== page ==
One outspoken industry supporter, Sen. Jim Inhofe (R-Okla.), has been warning for months about what he calls the “regulatory cliff” — a deluge of regulations brought on by a second Obama administration unencumbered by reelection worries. He called the new soot rule “the first in an onslaught of post-election rulemakings that will place considerable burdens on our struggling economy.”

We’re seeing a resurgence of manufacturing jobs in this country, but many argue that EPA regulations will strangle that progress. Well, we haven’t seen that so far in the fracking industry, as both sides are engaged and we’re seeing common sense regulations in states like Ohio.

But with global warming emerging as a huge issue, the political will for common sense regulations may be growing. It looks like the Obama administration is ready to proceed. The key with be whether they can balance the need to clean up and protect the environment with the need for industry and jobs.

Natural gas helps CO2 emissions drop

In a surprising bit of good news, CO2 emissions are dropping in the United States, and much of the credit goes to the use of natural gas.

In a surprising turnaround, the amount of carbon dioxide being released into the atmosphere in the U.S. has fallen dramatically to its lowest level in 20 years, and government officials say the biggest reason is that cheap and plentiful natural gas has led many power plant operators to switch from dirtier-burning coal.

Many of the world’s leading climate scientists didn’t see the drop coming, in large part because it happened as a result of market forces rather than direct government action against carbon dioxide, a greenhouse gas that traps heat in the atmosphere.

Natural gas has been controversial due to fracking, but the carbon emission benefits can be substantial if gas replaces coal. It’s also adding to job growth and other economic activity as well.

How the Bloom Box works

Today is the official unveiling of the Bloom Box by Bloom Energy, so we’ll hopefully be getting more and more information on this innovative new fuel cell.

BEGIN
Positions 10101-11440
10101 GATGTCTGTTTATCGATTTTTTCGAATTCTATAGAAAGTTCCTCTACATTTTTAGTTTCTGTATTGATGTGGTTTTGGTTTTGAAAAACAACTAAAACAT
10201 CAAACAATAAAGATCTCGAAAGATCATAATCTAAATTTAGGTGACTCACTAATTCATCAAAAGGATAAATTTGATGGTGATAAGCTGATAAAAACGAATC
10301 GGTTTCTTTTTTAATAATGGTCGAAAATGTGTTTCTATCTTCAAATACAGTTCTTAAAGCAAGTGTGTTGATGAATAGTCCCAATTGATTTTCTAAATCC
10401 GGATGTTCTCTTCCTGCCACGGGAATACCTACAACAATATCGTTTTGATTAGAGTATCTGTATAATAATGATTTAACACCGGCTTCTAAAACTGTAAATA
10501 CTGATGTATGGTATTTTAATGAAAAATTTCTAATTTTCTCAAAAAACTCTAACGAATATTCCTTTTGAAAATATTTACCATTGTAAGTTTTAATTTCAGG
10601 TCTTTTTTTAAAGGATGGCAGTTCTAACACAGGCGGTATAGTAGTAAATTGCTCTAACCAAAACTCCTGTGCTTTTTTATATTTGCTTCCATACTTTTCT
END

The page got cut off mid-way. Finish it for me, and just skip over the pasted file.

The Christian Science Monitor has an article that nicely summarizes how the technology works.

In case you’ve not read how the Bloom Box system works, each “power plant-in-a-box” come chock full of thin fuel cells, bundled and packaged into an outdoor-safe case. The individual cells soak up oxygen on one side, “and fuel on the other. The two combine within the cell to create a chemical reaction that produces electricity,” reported CBS last night. “There’s no need for burning or combustion” but it still requires some form of fuel to work. What kind is up to the owner.

“Our system can use fossil fuels like natural gas. Our system can use renewable fuels like landfill gas, bio-gas,” Sridhar says. “We can use solar.”

In some cases, CO2 is still being emitted by whatever power is feeding the Bloom Box. Rather than calling this new device “zero emission energy,” maybe it’s better to think of it as a booster pack for already-green sources and as an impressive new filter for dirty ones.

Also, The New York Times reports that the Bloom Box generates electricity at competitive rates.

Mr. Sridhar said the Bloom Energy Server has been generating electricity at a cost of 8 to 10 cents a kilowatt-hour.

In California, where Bloom has installed 30 fuel-cell systems, commercial electricity rates averaged about 14 cents a kilowatt-hour in October 2009, according to the latest figures from the United States Department of Energy. Elsewhere, commercial rates averaged 7 to 24 cents a kilowatt-hour.

Last July, eBay flipped the switch on five Bloom Energy Servers that now supply 15 percent of the electricity at its San Jose, Calif., campus, or about five times as much energy as generated by its 3,248 solar panels, according to Amy Skoczlas Cole, director of the company’s Green Team.

“We’re expecting a three-year payback period,” said Ms. Skoczlas Cole, adding that the calculation includes state and federal tax incentives that halved the price of the fuel cells.

Very impressive!